External radiation therapy
External radiation therapy is also called external beam radiation therapy. It is the most common type of radiation therapy used to treat cancer. A machine directs a beam of radiation through the skin to a specific part of the body, usually a tumour.
You can’t see or feel external radiation therapy. It doesn’t hurt and you are not radioactive after having received it. The length of a treatment session can vary depending on the type of machine used. Usually a treatment session will last about 30 minutes or longer because it takes time to set up the equipment and get you into the correct position on the table. It usually takes only a few minutes to give the dose of radiation but may be longer, depending on the type of machine being used.
External radiation therapy may be given along with chemotherapy (called chemoradiation).
External radiation therapy machines
Linear accelerator (LINAC) is the most commonly used machine for giving external radiation therapy. It delivers high-energy x-rays to a particular part of the body. It can be used to treat any part of the body. Treatment is usually given over several sessions. Each session may take 15 to 30 minutes or sometimes longer.
CyberKnife is a small compact linear accelerator mounted on a robotic arm that moves around the person to give radiation from many different directions. It also has several x-ray cameras (imaging devices). Computers track a person’s position and movement. If a person moves slightly, the robotic system can adjust by repositioning the linear accelerator before the beam of radiation is delivered. CyberKnife is particularly useful for treating tumours of the lung because of movement during breathing. It is most used for treating tumours of the brain, lung, prostate and spine. CyberKnife uses larger doses of radiation for each treatment than a LINAC so fewer treatment sessions are needed. Each session may take 30 to 90 minutes. Not every cancer treatment centre has a CyberKnife.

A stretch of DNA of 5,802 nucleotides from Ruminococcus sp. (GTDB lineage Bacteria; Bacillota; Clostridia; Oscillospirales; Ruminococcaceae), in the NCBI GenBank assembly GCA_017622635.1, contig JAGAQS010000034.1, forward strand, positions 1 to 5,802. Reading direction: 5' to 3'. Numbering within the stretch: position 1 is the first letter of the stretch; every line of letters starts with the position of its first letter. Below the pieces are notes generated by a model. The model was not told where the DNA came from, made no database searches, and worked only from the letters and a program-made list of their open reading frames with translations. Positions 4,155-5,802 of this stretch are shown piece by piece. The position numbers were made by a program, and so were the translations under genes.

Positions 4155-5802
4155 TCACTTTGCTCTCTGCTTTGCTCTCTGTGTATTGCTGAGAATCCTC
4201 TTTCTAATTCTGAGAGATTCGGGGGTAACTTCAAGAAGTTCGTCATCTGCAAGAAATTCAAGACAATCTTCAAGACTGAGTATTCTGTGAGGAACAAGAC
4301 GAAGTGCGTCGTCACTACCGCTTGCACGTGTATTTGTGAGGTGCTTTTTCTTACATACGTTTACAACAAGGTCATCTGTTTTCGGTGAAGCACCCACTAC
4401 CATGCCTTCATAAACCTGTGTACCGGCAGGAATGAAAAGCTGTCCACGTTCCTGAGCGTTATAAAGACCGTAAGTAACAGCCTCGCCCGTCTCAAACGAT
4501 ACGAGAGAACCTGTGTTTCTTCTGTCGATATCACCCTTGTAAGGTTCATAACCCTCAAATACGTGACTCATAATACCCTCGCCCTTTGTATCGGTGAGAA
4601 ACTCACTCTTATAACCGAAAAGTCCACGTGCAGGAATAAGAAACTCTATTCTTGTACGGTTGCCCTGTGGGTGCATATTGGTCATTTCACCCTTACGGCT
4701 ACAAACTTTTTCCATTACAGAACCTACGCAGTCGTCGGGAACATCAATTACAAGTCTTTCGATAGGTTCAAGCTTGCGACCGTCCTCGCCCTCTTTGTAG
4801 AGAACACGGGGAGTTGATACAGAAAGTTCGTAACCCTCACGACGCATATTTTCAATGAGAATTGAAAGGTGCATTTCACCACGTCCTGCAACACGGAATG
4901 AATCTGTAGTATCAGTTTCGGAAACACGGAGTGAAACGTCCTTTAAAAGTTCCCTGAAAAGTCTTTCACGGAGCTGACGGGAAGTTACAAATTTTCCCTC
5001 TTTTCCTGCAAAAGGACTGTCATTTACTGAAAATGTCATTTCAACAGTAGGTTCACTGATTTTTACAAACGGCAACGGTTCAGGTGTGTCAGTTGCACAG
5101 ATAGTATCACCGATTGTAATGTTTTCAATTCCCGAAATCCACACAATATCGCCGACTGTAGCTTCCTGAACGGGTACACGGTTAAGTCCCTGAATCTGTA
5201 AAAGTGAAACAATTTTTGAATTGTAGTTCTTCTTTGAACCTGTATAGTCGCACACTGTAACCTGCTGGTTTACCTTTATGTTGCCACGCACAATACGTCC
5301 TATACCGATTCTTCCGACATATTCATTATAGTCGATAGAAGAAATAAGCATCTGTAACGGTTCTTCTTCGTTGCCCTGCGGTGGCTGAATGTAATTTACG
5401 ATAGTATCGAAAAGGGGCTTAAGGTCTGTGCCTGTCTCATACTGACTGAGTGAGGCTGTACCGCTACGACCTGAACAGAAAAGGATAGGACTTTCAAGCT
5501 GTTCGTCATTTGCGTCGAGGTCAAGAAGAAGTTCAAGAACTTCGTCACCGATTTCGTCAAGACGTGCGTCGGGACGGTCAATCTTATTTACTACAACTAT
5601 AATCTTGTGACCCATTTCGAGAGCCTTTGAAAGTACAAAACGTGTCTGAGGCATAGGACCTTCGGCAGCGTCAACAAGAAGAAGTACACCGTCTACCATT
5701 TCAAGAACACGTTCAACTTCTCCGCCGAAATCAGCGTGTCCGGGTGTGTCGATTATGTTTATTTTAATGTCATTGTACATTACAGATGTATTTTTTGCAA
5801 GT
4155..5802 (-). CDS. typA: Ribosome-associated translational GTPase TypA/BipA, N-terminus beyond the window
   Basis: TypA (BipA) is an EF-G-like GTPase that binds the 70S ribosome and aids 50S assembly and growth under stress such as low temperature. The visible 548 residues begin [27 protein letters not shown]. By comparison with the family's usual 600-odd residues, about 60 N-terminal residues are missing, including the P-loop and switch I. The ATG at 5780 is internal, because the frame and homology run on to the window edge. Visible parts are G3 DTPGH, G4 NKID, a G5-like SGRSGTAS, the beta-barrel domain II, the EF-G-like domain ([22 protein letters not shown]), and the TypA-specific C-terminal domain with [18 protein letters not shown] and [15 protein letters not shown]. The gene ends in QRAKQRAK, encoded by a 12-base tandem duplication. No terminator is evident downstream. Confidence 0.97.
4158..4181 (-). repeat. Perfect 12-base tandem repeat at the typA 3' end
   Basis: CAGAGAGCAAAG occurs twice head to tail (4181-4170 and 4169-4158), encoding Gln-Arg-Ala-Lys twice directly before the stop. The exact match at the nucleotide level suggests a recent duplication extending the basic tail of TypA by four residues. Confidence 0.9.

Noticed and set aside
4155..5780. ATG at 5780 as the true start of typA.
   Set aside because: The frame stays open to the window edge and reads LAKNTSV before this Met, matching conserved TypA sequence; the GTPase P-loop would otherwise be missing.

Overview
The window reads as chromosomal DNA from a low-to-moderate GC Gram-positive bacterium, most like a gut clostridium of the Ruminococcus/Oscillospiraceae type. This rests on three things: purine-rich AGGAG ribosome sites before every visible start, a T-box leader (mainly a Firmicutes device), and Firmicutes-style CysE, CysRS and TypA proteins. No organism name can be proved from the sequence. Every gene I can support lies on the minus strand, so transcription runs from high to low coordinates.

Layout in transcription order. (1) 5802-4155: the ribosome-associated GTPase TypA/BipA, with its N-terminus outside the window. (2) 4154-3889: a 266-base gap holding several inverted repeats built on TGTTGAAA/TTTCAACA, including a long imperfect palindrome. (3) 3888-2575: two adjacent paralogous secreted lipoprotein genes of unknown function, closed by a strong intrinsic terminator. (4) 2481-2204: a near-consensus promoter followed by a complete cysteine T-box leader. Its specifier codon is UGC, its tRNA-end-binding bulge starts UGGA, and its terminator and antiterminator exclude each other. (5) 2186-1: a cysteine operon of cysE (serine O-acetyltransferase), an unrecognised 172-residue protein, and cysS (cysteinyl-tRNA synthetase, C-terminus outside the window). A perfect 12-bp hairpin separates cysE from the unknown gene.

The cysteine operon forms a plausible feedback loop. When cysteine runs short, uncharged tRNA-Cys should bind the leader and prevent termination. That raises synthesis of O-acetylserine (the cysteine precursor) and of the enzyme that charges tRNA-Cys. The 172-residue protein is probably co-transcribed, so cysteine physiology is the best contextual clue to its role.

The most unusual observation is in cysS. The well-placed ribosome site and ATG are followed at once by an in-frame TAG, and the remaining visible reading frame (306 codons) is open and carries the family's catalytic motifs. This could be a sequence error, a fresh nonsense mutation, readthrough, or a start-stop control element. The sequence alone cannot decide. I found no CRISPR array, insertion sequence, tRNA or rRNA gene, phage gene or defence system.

Gamma Knife is designed to give external radiation therapy to the brain. It delivers about 200 thin beams of high-energy radiation at a tumour. The highest dose of radiation is delivered at the point where the beams cross (intersect). It is usually given in a single session and used to treat primary brain tumours or brain metastases. The technique is sometimes called Gamma Knife radiosurgery.
Types of external radiation therapy
There are different techniques used when giving external radiation therapy. Some of these techniques can also be used together to deliver very precise radiation therapy.
Standard external radiation therapy uses a linear accelerator to give radiation beams to a certain area of the body. It is often given in low daily doses over a period of weeks.